Pontian Atlas
 
 
Eighty years ago, in 1928, Aby Warburg embarked upon his last work, which would remain unfinished: Mnemosyne or the Atlas. Warburg’s enigmatic project consisted in a massive collection of material, most of it iconological. A thousand or so photographs would be framed, mounted and assembled, according to a precise though distinctly personal logic. In his intentions it was to have represented a map of the expressive value of images in the history of western culture. The plates in Mnemosyne are used as the inexhaustible material of a still living cultural experience, to be continually reactivated in its contemporary content. In the Atlas, the photographic reproductions of paintings, icons and frescoes, aligned from a non-monumental viewpoint, are driven by a fresh logic of topical relevance through an uninterrupted process of re-contextualisation.
The extraordinary thing about the Atlas is that the images reanimated by the medium of photography cast off the guise of circumstantial evidence and finished documents, to be re-grafted into a circuit of experiences directly touching the skin of topical events.
Eighty years ago, in 1928, Gio Ponti founded Domus. On this anniversary we wish to remember and to focus on Gio Ponti’s creative trajectory, without stooping to the celebratory and redundant rhetoric of commemoration. We envisaged a special issue of Domus, which would be unique and one that can also in itself be considered a minor Pontian object. To realise that intention, we have brought in thirteen visual artists. They are, in strictly alphabetical order: Pablo Bronstein, Jeff Burton, Martino Gamper, Arturo Herrera, Mimmo Jodice, Luisa Lambri, Salvatore Licitra, Walter Niedermayr, Martin Parr, Lisa Ponti, Tobia Rehberger, Tom Sandberg and Francesco Vezzoli. These artists were asked to use Ponti as a pretext, as an infra- or sub-text, a corpus or signpost, for exploring the Pontian universe through contemporary eyes.
As with Warburg’s Atlas, here too, a map is drawn. With it we can find our way through the present and future, on a journey into the heights of Ponti’s oeuvre. The journey is of course a symbolic one, for it involves getting lost and finding our way back through the objects and concepts of this designer and architect. But it is also a real, geographic journey: a map of the scattered physical places in which Ponti’s creations are located: from Milan to Sanremo and Taranto, and on to Paris, Stockholm and Caracas.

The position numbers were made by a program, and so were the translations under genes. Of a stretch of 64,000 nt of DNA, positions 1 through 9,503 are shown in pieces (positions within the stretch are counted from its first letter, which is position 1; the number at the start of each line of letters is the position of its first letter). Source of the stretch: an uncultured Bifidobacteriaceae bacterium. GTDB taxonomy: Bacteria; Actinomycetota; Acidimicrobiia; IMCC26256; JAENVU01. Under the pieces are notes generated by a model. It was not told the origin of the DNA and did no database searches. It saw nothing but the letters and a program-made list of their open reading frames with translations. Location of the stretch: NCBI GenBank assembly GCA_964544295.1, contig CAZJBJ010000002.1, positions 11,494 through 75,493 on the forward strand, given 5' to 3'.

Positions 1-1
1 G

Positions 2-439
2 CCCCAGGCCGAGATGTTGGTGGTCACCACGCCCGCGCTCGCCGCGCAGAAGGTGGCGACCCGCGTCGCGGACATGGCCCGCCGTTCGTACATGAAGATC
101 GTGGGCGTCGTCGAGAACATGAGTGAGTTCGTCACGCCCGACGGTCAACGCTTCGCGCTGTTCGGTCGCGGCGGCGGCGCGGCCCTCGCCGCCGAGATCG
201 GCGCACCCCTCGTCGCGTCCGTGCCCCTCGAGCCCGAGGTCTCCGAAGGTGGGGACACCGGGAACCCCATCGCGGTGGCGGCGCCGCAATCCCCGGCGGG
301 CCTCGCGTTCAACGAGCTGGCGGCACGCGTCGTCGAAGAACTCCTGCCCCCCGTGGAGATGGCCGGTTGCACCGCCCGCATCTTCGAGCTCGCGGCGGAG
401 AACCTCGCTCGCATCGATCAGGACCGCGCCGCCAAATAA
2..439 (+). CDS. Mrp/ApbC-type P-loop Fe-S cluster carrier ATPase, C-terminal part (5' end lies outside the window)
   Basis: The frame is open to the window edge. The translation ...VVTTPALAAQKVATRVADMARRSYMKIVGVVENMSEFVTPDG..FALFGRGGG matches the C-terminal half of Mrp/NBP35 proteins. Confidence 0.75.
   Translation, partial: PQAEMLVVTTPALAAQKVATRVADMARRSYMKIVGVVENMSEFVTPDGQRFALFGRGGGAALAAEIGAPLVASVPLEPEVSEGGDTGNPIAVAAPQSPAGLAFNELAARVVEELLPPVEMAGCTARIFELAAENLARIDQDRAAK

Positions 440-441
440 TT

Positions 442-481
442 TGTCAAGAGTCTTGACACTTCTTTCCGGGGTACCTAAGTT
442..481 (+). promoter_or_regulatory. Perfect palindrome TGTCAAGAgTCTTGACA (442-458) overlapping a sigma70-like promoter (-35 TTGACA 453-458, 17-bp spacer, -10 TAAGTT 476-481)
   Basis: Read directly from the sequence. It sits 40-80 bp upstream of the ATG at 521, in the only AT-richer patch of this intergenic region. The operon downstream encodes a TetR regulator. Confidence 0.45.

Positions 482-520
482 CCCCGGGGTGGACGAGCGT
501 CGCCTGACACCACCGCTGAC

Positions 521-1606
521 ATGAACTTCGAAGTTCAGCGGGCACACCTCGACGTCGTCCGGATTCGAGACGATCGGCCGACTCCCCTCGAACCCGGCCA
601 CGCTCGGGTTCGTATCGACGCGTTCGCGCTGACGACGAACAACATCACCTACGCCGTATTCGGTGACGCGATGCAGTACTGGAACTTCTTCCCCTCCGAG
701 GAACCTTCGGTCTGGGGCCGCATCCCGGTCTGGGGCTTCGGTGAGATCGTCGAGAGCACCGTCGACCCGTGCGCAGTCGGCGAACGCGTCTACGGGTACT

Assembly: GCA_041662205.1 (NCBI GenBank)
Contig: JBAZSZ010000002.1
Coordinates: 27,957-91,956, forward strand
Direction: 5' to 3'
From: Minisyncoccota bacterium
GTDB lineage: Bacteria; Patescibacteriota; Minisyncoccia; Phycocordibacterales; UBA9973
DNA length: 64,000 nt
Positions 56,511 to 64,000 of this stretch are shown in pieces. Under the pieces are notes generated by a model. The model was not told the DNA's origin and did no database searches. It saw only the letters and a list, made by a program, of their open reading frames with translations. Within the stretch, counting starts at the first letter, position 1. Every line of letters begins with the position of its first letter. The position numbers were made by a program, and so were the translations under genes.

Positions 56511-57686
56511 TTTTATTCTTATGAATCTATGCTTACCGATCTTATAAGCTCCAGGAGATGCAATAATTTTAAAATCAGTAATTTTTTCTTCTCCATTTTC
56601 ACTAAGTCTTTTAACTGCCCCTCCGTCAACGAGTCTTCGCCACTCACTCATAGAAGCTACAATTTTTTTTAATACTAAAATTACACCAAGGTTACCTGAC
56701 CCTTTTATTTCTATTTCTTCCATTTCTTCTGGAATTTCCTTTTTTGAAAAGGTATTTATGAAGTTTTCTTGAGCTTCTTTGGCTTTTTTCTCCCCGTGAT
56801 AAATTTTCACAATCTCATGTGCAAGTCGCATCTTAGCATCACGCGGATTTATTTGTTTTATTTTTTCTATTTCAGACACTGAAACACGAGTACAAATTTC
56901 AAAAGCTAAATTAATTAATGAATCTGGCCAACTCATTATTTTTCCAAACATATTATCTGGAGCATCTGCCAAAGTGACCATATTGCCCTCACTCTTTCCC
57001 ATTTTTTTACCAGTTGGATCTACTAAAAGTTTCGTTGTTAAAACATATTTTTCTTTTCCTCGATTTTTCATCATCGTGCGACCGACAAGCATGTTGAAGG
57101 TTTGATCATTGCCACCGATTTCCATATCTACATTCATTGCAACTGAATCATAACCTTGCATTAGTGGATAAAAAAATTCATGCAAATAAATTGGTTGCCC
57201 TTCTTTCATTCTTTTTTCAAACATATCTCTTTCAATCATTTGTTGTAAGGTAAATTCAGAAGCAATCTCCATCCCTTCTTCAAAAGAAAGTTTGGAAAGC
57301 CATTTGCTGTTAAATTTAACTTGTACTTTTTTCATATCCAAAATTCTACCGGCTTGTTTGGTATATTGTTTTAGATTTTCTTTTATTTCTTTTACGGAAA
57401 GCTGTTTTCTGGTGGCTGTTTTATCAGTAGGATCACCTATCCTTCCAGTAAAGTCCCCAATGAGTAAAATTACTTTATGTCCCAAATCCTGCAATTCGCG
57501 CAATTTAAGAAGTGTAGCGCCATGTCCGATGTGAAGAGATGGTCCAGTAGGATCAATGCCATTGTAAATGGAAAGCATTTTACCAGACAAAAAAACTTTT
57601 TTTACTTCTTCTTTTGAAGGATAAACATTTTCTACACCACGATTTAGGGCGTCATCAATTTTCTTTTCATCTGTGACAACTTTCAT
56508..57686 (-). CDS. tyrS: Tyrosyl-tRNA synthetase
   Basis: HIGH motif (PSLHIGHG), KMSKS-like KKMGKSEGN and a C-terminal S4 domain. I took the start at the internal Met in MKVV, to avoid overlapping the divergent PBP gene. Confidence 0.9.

In this Pontian Atlas, concepts and objects are at once the means and the end of that journey. Treated as material, elements of a second-degree creative statement, and grafted as if by concretion onto the original stratum, Ponti’s creatures are observed through surprising, different frames, attentively and decisively re-examined to dodge their perspectives and deviate from their semantics. In a word, they are reinterpreted in the light of a novitas. Through their eyes we wanted these artists to create a provocative, though not disrespectful, act relating to Ponti. Through their gaze the world can be viewed at different depths, interpreted rather than recorded – which may be more about looking than actually retinal. By inviting provocation, we asked these artists to take the term literally: to pro-voke Ponti means to involve his works by acts of reinterpretation. By shifting and relocating their perceptive and symbolic elements, they can be made to display their degree of influence on processes of monumentalisation, very often synonymous with mummification. In this way justice can be done by re-vitalising them as objects in our everyday aesthetic lives.
The photographic reproductions, collages and images generated by these works are a precipitate of the manifold mental and muscular creations with which these artists have measured their strengths, each in their own way, each putting into a frame or different perspective one or more points in Ponti’s world. The result is a fascinating iconographic itinerary. Like a creative handbook, it acts as an energy accumulator, bestowing the maximum power on latent forces and transforming immobility into flow, self into non-self; using Ponti’s work as the substance and substratum of a renewed aesthetic discourse. In the accepted sense of the term, the substance defines what remains in a change. To take Gio Ponti, his work, as the substance of a new narrative, the grammar of a new poetry, is one way of honouring his presence in the liveliest contemporaneity.
So this issue of Domus is a special one: in the occasion which it marks, in its content, and in its being presented as a not strictly editorial product. We could not imagine a better way of remembering Gio Ponti and his legacy than by paying tribute with a Domus true to his own idiosyncratically unconventional style.
“Semel in anno licet insanire.” After this exceptional event, Domus will resume its customary format. And in the Intersections of the next issue, we will be covering the question of surveillance and security in today’s society.